In a field of GOP presidential promises, the one made by Ben Carson probably stands out the most so far, if only because it’s so evocative of the dystopian nightmare that has become synonymous with the Republican brand over the last few years.
While other presidential runners are making calculated promises that appeal to their base, Carson’s most recent promise proves he knows his base best of all. Carson’s gift to the American people should he become elected?
A “covert division” of government employees that would monitor other coworkers, so as to make government run more efficiently.
If you thought of the Soviet Union, Nazi Germany, or any other authoritarian/totalitarian polity in history and remembered that this is not a good idea, congratulations: you’re not Ben Carson.
They Come Bearing Promises
All the GOP frontrunners have been priming their base for the election with promises lately, each one as unique (and hair-brained) as the man offering it.
Rick Perry hit the scene just recently, promising to reject any agreement that Obama would make with Iran regarding their nuclear program.
Jeb Bush has promised to “fix” Obamacare. His fix potentially includes the Apple watch. After a week of intense soul-searching, however, his promises no longer include anything about Iraq.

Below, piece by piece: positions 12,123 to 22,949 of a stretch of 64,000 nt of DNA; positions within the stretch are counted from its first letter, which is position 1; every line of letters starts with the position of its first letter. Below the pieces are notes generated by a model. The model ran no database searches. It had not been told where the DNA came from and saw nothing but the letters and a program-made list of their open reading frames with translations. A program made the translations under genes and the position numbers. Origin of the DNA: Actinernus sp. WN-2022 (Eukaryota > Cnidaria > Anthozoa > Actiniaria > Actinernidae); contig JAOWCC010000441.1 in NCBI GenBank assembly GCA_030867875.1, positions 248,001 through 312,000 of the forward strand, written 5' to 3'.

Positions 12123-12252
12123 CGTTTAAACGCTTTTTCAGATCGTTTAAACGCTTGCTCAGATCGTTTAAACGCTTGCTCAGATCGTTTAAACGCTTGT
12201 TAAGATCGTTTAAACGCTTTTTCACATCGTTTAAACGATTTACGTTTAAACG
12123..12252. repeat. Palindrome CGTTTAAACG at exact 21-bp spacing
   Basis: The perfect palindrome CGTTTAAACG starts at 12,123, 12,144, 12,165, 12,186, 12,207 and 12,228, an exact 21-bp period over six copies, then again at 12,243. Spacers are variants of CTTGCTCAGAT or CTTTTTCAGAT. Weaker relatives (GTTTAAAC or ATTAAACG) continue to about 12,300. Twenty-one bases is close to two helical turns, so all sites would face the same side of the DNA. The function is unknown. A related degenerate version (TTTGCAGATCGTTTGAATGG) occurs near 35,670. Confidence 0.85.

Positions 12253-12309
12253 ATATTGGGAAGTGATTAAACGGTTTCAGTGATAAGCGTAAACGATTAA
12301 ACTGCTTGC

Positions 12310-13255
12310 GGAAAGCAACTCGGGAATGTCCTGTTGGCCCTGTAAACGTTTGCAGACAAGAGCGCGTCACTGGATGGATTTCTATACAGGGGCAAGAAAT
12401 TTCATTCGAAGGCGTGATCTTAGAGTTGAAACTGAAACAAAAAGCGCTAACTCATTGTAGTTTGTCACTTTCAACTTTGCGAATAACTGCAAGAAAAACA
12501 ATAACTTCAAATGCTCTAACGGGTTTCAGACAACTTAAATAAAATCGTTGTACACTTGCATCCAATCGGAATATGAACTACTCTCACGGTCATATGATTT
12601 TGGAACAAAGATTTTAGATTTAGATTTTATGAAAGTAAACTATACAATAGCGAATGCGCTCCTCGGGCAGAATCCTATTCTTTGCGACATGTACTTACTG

The same can’t be said for Lindsey Graham, who is promising war in Iraq if elected.
And of course, the front runner du jour, Scott Walker, hasn’t taken the possibility of an Iraq invasion off the table, either.
It’s a tough field of promises that Carson is competing with; is it any surprise that he opened with the big guns?
Policing The Inner Party
In the immortal words of Nineteen-Eighty-Four, “Proles and animals are free.” Members of the Party, not so much.
While in Iowa on Wednesday, Carson seriously entertained the idea of a “covert division” of “people who look like the people in this room, who monitor what government people do.”
If this doesn’t scare you, consider this: if you’re a public school teacher, you work for the government. If you work at a national park, you work for the government. If you’re a postman or postwoman, you’re a government official. If you work at a company like Boeing, which is contracted by the federal government, do you know what that makes you?
And Carson is seriously entertaining the possibility of a secret division to monitor every move you make.
Furthermore, can you even begin to image the size of his “covert department?” And how much money will be spent maintaining it?
None of this, however, passed through his head. Instead, he told the crowd that, “Employees would work harder if they believed some of their coworkers were secretly spying on them.”
When he suggested it would make it possible to “fire government people,” he predictably received cheers. It’s Pavlovian at this point; the Republicans have no idea what the government even is, just that they’re conditioned to hate it.
After all, isn’t Carson running for government? Do you seriously think that he’s going to let some secret person look over his shoulders?
Featured image via Wikimedia Commons